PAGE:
Ottoman court

Ottoman court or the culture that evolved around the court of the Ottoman Empire was known as the "Ottoman Way". To get a high position in the empire, one must have been skilled in the Way. It included both knowing Persian, Arabic and Ottoman Turkish and how to behave in court, in front of the sultan, and in formal and religious occasions.

Ottoman court was held at the Topkapı Palace in Constantinople where the sultan was served by an army of pages and scholars. Some served in the Treasury and the Armoury, maintaining the sultan's treasures and weapons. There was also a branch of servants that were said to serve the Chamber of Campaign, i.e. they accompanied the sultan and his court while on campaign. The best of the pages were chosen to serve the sultan in person. One was responsible for the sultan's clothing, one served him with drinks, one carried his weaponry, one helped him mount his horse, one was responsible for making his turban and a barber shaved the sultan every day. At the palace served also a great number of stewards who carried food, water and wood throughout the palace and lit the fireplaces and braziers. Doorkeepers (Kapıcı) numbered several hundreds and were responsible for opening the doors throughout the entire palace. The chief doorkeeper was responsible for escorting important guests to the sultan.

The Harem was under the administration of the eunuchs, of which there were two categories, Black and White Eunuchs. An important figure in the Ottoman court was the Chief Black Eunuch (Kızlar Ağası or Harem Ağası). In control of the Harem and a perfect net of spies in the Black Eunuchs, the Chief Eunuch was involved in almost every palace intrigue and could thereby gain power over either the sultan or one of his viziers, ministers or other court officials.

The Harem was a small world in itself. Often the mother of the current sultan (Valide Sultan) was a politically influential person. She also selected the concubines for her son. The concubines could live in or around the palace for their entire life, and it supported them with whatever they needed. Women not found suitable for the sultan were married off to eligible bachelors from the Ottoman nobility or sent back home. Female servants did all the chores such as serving food and making the beds.

Court positions

Şeyhülislam: The Şeyhülislam (the Ottoman rendering of the Arabic شيخ الإسلام) of the Ottoman Sultan was the supreme religious authority in the Ottoman Empire. This man instructed the Sultan himself in affairs of the Qu'ran.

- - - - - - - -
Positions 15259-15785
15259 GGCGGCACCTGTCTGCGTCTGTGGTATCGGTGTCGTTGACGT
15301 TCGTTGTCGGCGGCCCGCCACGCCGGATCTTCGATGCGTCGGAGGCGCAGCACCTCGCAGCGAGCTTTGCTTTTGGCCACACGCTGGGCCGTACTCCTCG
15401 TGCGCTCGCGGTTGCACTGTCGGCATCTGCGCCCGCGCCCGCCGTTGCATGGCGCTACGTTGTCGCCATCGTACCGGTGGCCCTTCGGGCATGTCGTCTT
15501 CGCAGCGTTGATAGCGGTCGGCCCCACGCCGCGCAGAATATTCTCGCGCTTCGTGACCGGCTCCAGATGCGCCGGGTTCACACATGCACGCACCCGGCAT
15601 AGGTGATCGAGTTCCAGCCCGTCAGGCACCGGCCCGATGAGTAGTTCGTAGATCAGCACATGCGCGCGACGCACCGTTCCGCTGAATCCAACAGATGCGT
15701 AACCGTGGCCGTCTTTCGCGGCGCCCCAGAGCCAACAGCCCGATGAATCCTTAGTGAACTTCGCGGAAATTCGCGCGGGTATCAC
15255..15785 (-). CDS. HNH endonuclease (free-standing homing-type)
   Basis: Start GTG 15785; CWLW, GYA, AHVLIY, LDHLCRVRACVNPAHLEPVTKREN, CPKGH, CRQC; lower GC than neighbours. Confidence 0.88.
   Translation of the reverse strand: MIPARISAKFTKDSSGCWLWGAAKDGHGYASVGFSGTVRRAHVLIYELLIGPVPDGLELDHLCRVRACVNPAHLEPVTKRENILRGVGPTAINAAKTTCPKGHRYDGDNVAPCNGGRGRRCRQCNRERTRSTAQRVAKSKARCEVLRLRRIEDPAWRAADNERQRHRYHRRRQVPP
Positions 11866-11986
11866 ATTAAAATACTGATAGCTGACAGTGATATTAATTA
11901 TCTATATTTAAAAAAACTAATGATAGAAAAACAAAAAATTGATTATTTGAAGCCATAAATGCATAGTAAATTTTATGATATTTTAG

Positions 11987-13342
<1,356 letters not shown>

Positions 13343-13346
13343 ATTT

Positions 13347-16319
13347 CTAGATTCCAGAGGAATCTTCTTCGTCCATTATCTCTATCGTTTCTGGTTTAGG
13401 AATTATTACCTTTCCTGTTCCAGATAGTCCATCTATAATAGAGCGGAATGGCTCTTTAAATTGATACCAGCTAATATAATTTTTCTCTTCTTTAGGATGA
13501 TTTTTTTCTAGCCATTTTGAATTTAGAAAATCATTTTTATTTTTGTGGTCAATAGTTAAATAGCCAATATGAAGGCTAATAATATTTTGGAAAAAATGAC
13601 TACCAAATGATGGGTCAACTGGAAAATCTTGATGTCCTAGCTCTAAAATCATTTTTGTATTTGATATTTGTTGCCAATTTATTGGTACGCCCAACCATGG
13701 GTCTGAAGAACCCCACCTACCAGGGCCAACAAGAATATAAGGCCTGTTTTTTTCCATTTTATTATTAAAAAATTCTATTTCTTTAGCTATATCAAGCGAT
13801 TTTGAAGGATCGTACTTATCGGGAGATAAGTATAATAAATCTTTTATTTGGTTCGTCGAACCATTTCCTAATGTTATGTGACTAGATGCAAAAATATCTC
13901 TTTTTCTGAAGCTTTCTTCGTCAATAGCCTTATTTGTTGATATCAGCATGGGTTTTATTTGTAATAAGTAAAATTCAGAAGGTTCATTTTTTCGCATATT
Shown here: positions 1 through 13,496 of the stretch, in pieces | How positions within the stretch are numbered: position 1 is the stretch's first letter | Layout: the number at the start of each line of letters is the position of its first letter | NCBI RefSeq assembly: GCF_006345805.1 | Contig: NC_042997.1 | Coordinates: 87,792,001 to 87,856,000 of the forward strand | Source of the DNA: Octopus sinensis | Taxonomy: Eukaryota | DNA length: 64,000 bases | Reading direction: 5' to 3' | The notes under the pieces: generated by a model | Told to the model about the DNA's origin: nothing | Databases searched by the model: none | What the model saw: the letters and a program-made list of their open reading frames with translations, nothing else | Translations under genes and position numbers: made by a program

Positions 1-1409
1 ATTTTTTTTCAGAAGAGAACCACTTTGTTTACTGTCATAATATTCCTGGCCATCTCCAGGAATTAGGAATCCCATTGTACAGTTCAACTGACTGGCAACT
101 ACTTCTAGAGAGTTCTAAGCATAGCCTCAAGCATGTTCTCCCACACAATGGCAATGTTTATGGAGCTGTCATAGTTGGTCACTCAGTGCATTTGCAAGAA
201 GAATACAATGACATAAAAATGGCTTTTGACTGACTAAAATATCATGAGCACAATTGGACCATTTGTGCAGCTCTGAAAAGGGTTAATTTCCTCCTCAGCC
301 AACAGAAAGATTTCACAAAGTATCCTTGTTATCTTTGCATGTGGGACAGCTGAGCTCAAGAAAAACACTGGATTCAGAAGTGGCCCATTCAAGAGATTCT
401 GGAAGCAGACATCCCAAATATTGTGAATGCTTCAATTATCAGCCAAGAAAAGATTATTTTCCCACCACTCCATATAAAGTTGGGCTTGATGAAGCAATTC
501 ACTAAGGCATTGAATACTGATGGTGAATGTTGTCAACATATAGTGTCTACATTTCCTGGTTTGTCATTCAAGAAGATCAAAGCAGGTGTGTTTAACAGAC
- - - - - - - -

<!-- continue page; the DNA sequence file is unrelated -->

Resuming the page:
Kızlar Ağası: The Kızlar Ağası was the chief Black Eunuch of the Ottoman Seraglio. The title literally means "Chief of the Girls," and he was charged with the protection and maintenance of the harem women.

Kapı Ağası: Whereas the Kızlar Ağası was responsible for guarding the virtue of the odalisques, the Kapı Ağası was a chamberlain to the ladies. His name means "Lord of the Door," and he was the chief of the White Eunuchs, acting as a chief servant and procurer.

Bostancı-başı: The Bostancı-başı of the Ottoman Court was his Chief Executioner. The title directly translates as "Head Gardener" (Bostancı=Gardener, başı=head), and it was his job to quite literally "prune" the court of its dead weight and its bad apples.

Valide Sultan: The Valide Sultan was the mother of the reigning Sultan, and the most powerful woman in the Harem, not to mention the Empire. She was the absolute authority in the seraglio, and she, with the help of the Kapı Ağa and the Kızlar Ağası, often her confidantes, or even men she herself had chosen upon her accession, had a finger in every aspect of harem life.

Haseki Sultan: This was the title reserved for the chief consort and lawfully wedded wife of the Ottoman Sultan.[1] A Haseki Sultan had an important place in the palace, being the most powerful woman and enjoyed the greatest status in the imperial harem after valide sultan and usually had chambers close to the sultan's chamber. The haseki had no blood relation with the reigning sultan but ranked higher than the sultan's own sisters and aunts, the princesses of the dynasty. Her elevated imperial status derived from the fact that she was the mother of a potential future sultan.

Kadın: Among the women of the Imperial Harem, the Kadın is the woman (or women) who have given the Sultan a child, preferably a son. Kadin was equivalent to a wife.

Baş Kadın: The first/most senior consorts were called Baş Kadın or Birinci Kadin. The consorts who carried title "Baş Kadın" was in the second rank and most powerful after Valide Sultan in harem. She had a great influence in harem. Before creation and after aboliton of the title haseki, this title(Baş Kadın) was the most powerful position for the consorts of Sultan.[2] A sultan did not have more than four Kadin (same law used for legal wives in Islam)[3] Their position as the possible mother of a future Sultan gives them much influence and power in the harem.

Ikbal: Beneath the Kadın was the Ikbal, the harem member with whom the Sultan had slept at least once. These women need not necessarily have given a child to the Sultan, but simply need to have taken his fancy. Many of these women were referred to as Gözde (meaning "Favorite"), or "in the Eye," having done just that: caught the eye of the Sultan.

Cariye: These were the women who served the Valide Sultan, Ikbal's, Kadin's and the Sultan's children. They could be promoted to Kalfas which meant they were free and earned wages, otherwise they were the property of the Sultan and would reside in the Harem. Such women were free to go after nine years of service.


  • Lewis, Raphaela (1971). Everyday Life in Ottoman Turkey. New York: G. P. Putnam's Sons. ISBN 0-7134-1687-4.
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